I've had my M8 for awhile now and I even owned the Leica M9 breifly. I don't like the M9 color as much, there is something not quite right about it, although there are plenty of wonderful M9 photos out there by better photographers than me. The M8 is also slightly sharper than the M9 do to the lack of internal UV/IR filter.

I used to use the M8 up to ISO 1250 with black & white, but now I only use mine for ISO 160 and ISO 320 which the occasional ISO 640. I think that ISO 160 is completely magical. I've never seen another camera come close to this at low ISO.

Here is the kind of color and sharpness I can't quite get out of a CMOS sensor:

M8, 35mm Summarit, ISO 160

Here is a good example of smooth tonality and purity of colors you can get:

M8, 35 Summarit, ISO 160

A good example of sharpness throughout the frame, and if you are creative you can find ways to brace the camera and still use ISO 160 in dim lighting:

M8, 35 Summarit, ISO 160

Here is an ISO 640 photo with a little bit of noise reduction applied... It doesn't look quite as good as the above photos, and there is a bit less:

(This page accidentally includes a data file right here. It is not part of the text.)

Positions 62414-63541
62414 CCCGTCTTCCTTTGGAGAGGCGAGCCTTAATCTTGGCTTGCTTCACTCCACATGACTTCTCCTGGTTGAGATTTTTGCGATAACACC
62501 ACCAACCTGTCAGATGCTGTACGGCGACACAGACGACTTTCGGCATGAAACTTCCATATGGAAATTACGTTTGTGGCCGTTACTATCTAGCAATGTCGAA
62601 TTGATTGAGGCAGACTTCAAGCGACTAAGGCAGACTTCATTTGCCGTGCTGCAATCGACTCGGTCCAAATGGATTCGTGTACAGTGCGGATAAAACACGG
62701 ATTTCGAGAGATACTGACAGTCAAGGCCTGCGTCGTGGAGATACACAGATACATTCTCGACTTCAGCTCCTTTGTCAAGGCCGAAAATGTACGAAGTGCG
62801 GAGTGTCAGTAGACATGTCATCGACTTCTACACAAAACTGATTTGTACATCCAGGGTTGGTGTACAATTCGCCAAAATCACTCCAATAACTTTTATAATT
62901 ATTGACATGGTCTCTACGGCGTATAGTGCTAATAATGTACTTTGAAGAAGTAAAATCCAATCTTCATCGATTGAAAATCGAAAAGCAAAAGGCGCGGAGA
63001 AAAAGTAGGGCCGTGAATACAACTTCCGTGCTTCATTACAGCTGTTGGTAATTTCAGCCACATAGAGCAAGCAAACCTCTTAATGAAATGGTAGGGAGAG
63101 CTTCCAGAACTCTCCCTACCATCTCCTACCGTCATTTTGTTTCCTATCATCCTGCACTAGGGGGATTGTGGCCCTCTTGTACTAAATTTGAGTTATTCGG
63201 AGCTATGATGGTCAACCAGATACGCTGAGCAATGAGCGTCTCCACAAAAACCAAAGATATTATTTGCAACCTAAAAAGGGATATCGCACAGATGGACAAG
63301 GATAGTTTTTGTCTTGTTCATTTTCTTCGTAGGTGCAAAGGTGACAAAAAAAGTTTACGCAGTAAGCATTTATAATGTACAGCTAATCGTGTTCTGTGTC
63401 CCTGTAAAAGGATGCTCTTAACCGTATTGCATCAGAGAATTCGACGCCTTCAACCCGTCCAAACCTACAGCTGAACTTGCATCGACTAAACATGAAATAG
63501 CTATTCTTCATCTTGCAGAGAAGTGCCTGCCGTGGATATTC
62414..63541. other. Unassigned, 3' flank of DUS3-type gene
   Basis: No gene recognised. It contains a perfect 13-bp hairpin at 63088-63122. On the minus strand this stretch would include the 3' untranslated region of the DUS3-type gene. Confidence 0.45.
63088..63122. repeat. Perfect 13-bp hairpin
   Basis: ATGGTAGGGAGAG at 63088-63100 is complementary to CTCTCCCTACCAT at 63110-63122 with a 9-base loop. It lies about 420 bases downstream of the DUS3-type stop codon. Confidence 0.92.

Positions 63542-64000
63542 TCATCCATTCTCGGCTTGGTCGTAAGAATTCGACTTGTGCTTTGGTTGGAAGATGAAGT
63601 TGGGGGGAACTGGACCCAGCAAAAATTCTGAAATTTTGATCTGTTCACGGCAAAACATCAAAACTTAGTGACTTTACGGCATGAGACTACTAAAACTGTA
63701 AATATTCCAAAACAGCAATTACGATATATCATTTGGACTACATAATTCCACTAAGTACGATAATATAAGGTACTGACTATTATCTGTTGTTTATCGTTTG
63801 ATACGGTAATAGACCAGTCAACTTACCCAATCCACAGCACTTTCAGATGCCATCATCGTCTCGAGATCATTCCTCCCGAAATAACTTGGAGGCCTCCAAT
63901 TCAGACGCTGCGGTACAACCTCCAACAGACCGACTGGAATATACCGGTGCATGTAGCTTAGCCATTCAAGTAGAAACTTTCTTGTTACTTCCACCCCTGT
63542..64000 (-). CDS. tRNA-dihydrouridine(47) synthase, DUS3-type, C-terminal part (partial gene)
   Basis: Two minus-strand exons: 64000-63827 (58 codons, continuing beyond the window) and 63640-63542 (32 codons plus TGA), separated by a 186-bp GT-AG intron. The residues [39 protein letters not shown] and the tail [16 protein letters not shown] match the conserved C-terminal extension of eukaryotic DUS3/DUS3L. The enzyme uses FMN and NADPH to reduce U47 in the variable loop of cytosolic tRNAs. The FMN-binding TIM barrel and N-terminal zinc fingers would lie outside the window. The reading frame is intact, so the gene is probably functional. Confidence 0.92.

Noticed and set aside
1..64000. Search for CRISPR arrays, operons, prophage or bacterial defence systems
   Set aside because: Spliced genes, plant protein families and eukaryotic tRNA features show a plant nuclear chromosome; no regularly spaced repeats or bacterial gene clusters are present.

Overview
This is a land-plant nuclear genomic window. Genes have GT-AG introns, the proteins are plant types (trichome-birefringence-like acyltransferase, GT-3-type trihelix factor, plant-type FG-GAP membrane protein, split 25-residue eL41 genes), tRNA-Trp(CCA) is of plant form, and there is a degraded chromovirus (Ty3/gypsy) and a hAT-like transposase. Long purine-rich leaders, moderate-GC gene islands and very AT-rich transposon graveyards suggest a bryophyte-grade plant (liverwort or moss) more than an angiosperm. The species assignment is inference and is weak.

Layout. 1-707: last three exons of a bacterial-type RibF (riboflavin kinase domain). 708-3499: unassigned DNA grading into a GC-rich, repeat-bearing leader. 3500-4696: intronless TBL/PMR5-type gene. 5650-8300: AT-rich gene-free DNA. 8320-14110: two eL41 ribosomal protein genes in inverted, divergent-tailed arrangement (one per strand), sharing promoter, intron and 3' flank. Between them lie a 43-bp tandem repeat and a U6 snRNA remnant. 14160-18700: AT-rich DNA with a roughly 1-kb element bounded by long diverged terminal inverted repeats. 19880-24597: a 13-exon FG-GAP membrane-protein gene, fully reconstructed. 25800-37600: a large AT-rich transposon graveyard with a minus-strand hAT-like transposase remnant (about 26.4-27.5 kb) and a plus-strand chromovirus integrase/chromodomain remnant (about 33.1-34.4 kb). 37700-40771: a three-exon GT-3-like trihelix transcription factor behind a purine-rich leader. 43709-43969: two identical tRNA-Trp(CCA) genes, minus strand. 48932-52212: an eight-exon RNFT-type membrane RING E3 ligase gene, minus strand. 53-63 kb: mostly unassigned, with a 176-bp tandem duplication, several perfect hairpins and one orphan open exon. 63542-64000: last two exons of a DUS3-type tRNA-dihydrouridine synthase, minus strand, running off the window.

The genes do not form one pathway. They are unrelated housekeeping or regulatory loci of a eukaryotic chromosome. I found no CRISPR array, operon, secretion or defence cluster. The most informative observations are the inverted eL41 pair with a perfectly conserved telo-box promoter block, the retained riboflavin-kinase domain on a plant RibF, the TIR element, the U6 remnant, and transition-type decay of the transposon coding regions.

M8, 35 Summarit, ISO 640

Another ISO 640 photo when it was darker outside. Oddly enough it looks better than the one above that was taken during the day:

M8, 35 Summarit, ISO 640

Find out what focal lengths are you favorite and stick with just 1 lens at first and then work your way up to 2 or 3, but only if you feel the need. I recently added the 50 Summilux ASPH to my arsenal, but it's not calibrated perfectly with my M8, so I often miss focus. I do get lucky and guess the focus from time to time. This lens along with the 35 Summarit are the best I've used on any system by far.

M8, 50 Summilux ASPH, ISO 160

Anyway, I say forget the Leica M9 or Leica ME and get yourself a Leica M8 or Leica M8.2 that is in good condition. Find your favorite focal length and buy the Leica version. Don't forget to buy a UV/IR filter for it otherwise your color will be awful. Use Lightroom if possible for processing and get a good Leica M8 color profile installed. Take time to learn the camera, rangefinders are very different beasts than a DSLR.